method, which is the rhythmical slogan with the brand.
     Examples:
     • City Link: City Linking, smart thinking
     • Granada: Ads work harder in the new Granada
     • Quavers: The flavour of a Quaver is never known to waver
     • Thomas Cook: Don’t just book it, Thomas cook it
     • Mars: A Mars a day helps you work, rest and play

Includes the main benefit: The opportunity to include the main benefit should not be in the
slogan. As a farewell expression, the audience needs to be provided with words that leave an
impression in their minds and those words should focus on the main benefits besides the
brand.
     Examples of usage:
     • Polaroid: The fun develops instantly
     • Weight Watchers: Taste. Not waist
     • Holiday Inn: Pleasing people the world over
     • Philips: The best way to get music out of your system
     • The Economist: Free enterprise with every issue

     Some of the slogans that do not include the main benefit clearly:
     • AT&T: It’s all part of the I Plan from AT&T (there is criticism that says this slogan
     can be changed to “It’s all part of the @h%jycck from AT&T” because “I Plan” has
     no meaning)
     • Exxon: We’re Exxon
     • Showerlux: No wonder we’re ahead

     Differentiates the brand:
     Product differentiation creates the differences that attract the target audiences. In
     the advertising campaign, nothing is more important than telling the consumer that
     the product is different from other products. This should not be done in a slogan
     statement.
     • British Rail: Let the train take the strain
     • Timex watch: Takes a Linking and keeps on ticking
     • Metropolitan Home: Mode for your abode
     • Tesco: The price is dropping on your weekly shopping
     • Ariel Ultra: Not just nearly clean, but really clean

Instils a positive feeling about the brand: Some expressions are neutral and do not show any
values. For example, the slogans “Star Brand Lamp” and “Moon Brand Cough Syrup” are
neutral.
However, the expressions that leave lasting impressions are words that have some positive
values.
     Example:
     • Cooking oil: The oil used for generations
     • Furniture: The original Malay culture furniture carving
     • Carpet: The Biggest Carpet Store in Malaysia
     • Dispenser: Automatic softener dispenser – simple and easy to use
     • Washing liquid: Washes more clothes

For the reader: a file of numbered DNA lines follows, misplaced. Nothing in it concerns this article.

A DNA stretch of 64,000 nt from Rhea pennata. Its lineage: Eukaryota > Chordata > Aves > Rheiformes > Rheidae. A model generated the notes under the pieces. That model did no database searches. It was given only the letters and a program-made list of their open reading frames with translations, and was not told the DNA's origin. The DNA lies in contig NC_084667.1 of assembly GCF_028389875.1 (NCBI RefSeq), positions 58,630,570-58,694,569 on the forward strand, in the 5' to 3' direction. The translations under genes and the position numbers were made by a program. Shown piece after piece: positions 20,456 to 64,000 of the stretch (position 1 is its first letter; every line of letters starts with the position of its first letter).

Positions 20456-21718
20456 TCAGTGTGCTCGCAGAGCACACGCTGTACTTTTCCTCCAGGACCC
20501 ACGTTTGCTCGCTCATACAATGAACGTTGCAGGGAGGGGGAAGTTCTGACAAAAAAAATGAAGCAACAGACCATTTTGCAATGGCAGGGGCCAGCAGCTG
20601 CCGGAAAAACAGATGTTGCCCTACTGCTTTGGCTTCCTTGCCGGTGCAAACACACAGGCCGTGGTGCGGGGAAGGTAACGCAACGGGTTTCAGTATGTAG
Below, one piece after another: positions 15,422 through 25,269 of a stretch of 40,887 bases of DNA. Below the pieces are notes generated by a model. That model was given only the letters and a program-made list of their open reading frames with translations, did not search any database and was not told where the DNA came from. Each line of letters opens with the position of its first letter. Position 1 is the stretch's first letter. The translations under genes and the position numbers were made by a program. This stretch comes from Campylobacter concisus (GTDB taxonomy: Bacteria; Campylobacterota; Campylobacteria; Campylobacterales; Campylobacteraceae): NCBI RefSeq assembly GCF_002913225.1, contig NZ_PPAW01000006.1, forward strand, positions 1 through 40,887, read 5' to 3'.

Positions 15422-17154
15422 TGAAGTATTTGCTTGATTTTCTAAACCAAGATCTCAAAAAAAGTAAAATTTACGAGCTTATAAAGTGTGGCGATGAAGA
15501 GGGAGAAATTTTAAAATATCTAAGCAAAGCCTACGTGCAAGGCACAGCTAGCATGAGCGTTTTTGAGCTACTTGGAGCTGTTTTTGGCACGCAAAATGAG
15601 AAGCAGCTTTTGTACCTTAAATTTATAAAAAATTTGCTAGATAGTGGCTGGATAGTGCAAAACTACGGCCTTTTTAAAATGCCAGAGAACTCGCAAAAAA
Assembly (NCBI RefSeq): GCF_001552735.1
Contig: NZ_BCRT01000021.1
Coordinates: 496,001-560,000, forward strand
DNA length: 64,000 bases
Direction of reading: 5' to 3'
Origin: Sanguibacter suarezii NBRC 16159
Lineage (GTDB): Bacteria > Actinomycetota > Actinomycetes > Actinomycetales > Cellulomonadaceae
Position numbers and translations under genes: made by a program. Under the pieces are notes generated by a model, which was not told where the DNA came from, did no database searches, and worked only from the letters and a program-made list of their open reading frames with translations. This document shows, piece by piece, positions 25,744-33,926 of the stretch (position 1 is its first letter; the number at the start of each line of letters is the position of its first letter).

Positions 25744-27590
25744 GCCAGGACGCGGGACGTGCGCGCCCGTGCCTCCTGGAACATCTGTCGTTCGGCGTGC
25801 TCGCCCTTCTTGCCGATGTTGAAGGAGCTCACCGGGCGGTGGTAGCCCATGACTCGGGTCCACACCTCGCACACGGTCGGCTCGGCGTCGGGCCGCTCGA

Illustrates the brand personality: Every product has its own personality and identity.
Personality is illustrated in many ways, including the slogan. According to the definition in the
dictionary, personality means “habitual patterns and qualities of behaviour of any individual as
expressed by physical and mental activities and attitudes; distinctive individual qualities of a
person considered collectively.”

Try comparing the pairs of slogans below and think which one really illustrates the brand
personality.
     • Car A: Think small
     •   Car B: As good as it looks
     •   Fast Food A: Did somebody say McDonald’s?
     •   Fast Food B: A sandwich served with an east coast style and a midwest smile!
     •   Credit Card A: Don’t leave home without it. YES!
     •   Credit Card B: Money talks. NO!

Slogans that need to be avoided: A few things should be avoided in slogan writing as these
make the expression weak and ineffective. One, slogans that cannot be connected to the
brand. Those are open statements that may be specific but do not refer to any specific product
or brand. So, they can be used or included in any campaign. This, of course, will not achieve
the aim of the campaign. Some slogans are the same or nearly the same and used by many
companies to market their products. This is because the expressions chosen do not have any
references.
     Example:
     • Our customers are given priority.
     • Your satisfaction is guaranteed.
     • Glorious and well-known.
     • Satisfaction guaranteed.
     • Only the best.

Exercise
Look at the examples of A and B below. In your opinion, what are the positive and negative
characteristics of the slogans. Discuss.

				
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posted:9/16/2011